In 2016, at 21 years old, Carina Chaz created the brand DedCool as an extension of her passion for conscious living, cologne, and masculine scents. As fragrance is an essential part of one’s identity, Carina believes in only creating scents that are composed of the highest quality and natural ingredients, and that’s exactly what customers get when they shop at DedCool. Disrupting the world of fragrance by creating a line that is uni-sex, vegan, cruelty-free, and non-toxic scents with a naturally chic edge, DedCool is making its mark on the world of beauty.
Brother Vellies was founded in 2013 by prominent fashion figure, Aurora James to keep traditional African design practices and techniques alive. Now handmade artisanally across the globe, Brother Vellies creates luxury, one-of-a-kind accessories that celebrate cultural histories, timeless design and fashion transparency.
Beau Wangtrakuldee is the founder of AmorSui, a brand that produces protective clothing for female scientists. The brand launched in 2018 after Beau was badly burned by a chemical spill through her lab coat. She then made it her mission to make PPE safe and stylish, as well as more inclusive. True to her word, Beau recently launched reusable, antimicrobial hijabs to protect Muslim women in STEM. Also, since COVID-19, AmorSui has been supporting front-line workers, as well as society at large with PPE supplies.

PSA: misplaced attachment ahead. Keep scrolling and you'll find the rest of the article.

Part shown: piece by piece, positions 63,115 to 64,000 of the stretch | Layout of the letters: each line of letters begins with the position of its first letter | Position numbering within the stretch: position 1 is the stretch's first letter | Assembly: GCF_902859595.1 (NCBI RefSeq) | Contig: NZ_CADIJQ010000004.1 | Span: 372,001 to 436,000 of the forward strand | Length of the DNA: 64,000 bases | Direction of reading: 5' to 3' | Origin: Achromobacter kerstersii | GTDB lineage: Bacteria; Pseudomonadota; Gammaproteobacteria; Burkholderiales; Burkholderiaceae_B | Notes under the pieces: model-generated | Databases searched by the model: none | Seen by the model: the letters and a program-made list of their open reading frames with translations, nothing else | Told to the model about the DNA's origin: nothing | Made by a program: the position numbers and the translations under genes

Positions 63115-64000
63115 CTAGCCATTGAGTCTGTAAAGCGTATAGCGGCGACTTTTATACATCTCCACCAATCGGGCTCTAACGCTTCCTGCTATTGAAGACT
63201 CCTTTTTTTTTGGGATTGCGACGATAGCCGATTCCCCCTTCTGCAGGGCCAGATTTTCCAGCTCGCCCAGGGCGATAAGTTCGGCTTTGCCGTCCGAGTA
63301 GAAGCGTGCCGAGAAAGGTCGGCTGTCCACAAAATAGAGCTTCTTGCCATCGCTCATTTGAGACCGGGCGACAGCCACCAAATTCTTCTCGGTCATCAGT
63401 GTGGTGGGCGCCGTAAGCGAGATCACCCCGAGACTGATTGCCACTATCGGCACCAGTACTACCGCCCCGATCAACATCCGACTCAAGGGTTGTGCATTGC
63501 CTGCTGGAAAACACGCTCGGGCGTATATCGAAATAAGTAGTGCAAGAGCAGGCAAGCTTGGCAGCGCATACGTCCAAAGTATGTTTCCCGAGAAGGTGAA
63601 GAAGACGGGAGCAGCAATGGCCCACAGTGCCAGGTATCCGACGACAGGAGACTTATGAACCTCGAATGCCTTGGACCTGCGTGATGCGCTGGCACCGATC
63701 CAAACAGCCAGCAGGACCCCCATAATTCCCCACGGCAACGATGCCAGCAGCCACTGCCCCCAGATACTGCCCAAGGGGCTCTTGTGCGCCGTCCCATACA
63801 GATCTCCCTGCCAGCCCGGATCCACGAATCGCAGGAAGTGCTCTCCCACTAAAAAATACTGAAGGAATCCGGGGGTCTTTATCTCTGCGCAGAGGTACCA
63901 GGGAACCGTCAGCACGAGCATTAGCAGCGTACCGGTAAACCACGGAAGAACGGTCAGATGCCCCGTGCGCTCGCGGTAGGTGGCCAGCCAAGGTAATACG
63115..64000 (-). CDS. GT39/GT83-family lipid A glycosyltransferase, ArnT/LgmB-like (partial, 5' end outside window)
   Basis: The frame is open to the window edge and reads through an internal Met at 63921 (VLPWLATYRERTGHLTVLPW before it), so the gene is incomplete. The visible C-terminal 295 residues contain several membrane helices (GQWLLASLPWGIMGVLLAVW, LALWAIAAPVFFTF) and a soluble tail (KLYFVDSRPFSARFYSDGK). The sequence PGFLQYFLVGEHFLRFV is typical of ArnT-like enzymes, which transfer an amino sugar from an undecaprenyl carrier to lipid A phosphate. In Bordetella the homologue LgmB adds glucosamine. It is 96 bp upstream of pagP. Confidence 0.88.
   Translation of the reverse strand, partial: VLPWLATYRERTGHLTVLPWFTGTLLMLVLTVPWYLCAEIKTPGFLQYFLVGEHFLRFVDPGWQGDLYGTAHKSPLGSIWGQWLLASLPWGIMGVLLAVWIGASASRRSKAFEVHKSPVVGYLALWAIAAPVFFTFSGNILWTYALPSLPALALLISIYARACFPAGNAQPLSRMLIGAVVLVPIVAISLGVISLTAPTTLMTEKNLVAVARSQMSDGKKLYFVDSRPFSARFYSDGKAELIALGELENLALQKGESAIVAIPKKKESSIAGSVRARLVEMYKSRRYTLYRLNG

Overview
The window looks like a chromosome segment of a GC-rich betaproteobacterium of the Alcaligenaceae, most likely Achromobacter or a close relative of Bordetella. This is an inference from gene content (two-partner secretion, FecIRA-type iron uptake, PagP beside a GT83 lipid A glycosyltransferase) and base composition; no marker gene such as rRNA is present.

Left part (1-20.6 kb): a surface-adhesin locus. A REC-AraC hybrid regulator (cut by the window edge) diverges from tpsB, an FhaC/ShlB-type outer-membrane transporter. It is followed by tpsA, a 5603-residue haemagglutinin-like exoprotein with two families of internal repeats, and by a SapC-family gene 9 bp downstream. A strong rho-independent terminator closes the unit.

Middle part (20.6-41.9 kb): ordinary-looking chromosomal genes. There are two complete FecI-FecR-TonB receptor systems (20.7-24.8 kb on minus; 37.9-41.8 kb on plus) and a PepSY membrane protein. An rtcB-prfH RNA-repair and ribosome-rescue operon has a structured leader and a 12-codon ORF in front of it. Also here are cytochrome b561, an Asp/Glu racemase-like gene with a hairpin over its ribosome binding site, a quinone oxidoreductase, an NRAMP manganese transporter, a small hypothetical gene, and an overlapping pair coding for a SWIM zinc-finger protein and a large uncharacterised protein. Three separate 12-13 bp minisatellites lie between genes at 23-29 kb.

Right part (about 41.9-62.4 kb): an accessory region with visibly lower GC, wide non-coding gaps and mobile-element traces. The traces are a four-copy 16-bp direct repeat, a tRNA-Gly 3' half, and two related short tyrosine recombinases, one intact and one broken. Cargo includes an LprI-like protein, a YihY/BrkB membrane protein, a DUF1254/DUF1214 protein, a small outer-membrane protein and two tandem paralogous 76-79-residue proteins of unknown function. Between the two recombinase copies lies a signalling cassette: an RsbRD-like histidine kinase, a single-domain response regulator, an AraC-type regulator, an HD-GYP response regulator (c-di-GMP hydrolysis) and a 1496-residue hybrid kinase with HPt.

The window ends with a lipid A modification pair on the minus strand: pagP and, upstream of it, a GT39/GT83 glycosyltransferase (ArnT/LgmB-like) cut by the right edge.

Ariel Kaye launched Parachute in 2014, as an online-only, direct-to-consumer brand focused on creating impeccable bedding. Since then, Parachute has expanded to other areas of the home, including decor accessories, and has opened several brick-and-mortar stores. With a focus on functionality and simplicity, Parachute’s products are perfect for any consumer looking to create a serene sanctuary.
Founded by Kay Sides, Roam offers a range of innovative and fashion-forward sliders and sandals. Known for its faux-fur textures and fun prints, the brand continues to push the boundaries of shoe design.
Stasher was founded by Kat Nouri, whose lightbulb moment came when she was packing her children’s lunch. Kat realised just how much single-use plastic waste she and her family were producing every day, and so she went on a hunt for an alternative. But instead, what she found was an opportunity to create a unique and revolutionary product. Stasher’s silicone bags are keeping plastic out of the oceans and are proving a big hit with conscious consumers everywhere.
Arguably, one of the most popular and successful beauty subscription services, Birchbox has gone from strength to strength over the years. Its founders Katia Beauchamp and Hayley Barna found a gap in the market: people were becoming frustrated with searching for the right beauty product and were spending far too much time and money on sampling new products. So, Katia and Hayley came up with a solution that lets consumers try different products without breaking the bank. With over 1 million subscribers, Birchbox was once valued at nearly $500 million.